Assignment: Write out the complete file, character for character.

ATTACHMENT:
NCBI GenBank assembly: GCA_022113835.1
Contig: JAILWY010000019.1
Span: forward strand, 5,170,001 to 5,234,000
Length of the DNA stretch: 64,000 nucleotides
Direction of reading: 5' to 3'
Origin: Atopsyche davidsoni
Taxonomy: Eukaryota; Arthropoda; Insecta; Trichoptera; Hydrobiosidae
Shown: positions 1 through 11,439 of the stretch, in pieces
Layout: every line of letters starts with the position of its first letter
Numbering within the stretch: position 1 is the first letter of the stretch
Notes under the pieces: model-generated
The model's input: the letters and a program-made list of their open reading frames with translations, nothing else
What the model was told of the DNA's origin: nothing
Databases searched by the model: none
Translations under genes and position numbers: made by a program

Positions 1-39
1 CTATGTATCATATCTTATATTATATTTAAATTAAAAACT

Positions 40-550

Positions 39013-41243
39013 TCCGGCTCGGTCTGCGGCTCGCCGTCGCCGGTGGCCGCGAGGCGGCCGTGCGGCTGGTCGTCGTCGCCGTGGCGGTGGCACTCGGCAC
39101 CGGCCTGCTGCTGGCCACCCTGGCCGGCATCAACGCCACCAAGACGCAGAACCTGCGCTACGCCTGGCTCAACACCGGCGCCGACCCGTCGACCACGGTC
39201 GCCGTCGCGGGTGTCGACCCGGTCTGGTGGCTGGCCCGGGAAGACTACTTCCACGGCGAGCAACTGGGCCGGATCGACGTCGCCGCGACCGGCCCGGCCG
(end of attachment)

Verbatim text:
NCBI GenBank assembly: GCA_022113835.1
Contig: JAILWY010000019.1
Span: forward strand, 5,170,001 to 5,234,000
Length of the DNA stretch: 64,000 nucleotides
Direction of reading: 5' to 3'
Origin: Atopsyche davidsoni
Taxonomy: Eukaryota; Arthropoda; Insecta; Trichoptera; Hydrobiosidae
Shown: positions 1 through 11,439 of the stretch, in pieces
Layout: every line of letters starts with the position of its first letter
Numbering within the stretch: position 1 is the first letter of the stretch
Notes under the pieces: model-generated
The model's input: the letters and a program-made list of their open reading frames with translations, nothing else
What the model was told of the DNA's origin: nothing
Databases searched by the model: none
Translations under genes and position numbers: made by a program

Positions 1-39
1 CTATGTATCATATCTTATATTATATTTAAATTAAAAACT

Positions 40-550

Positions 39013-41243
39013 TCCGGCTCGGTCTGCGGCTCGCCGTCGCCGGTGGCCGCGAGGCGGCCGTGCGGCTGGTCGTCGTCGCCGTGGCGGTGGCACTCGGCAC
39101 CGGCCTGCTGCTGGCCACCCTGGCCGGCATCAACGCCACCAAGACGCAGAACCTGCGCTACGCCTGGCTCAACACCGGCGCCGACCCGTCGACCACGGTC
39201 GCCGTCGCGGGTGTCGACCCGGTCTGGTGGCTGGCCCGGGAAGACTACTTCCACGGCGAGCAACTGGGCCGGATCGACGTCGCCGCGACCGGCCCGGCCG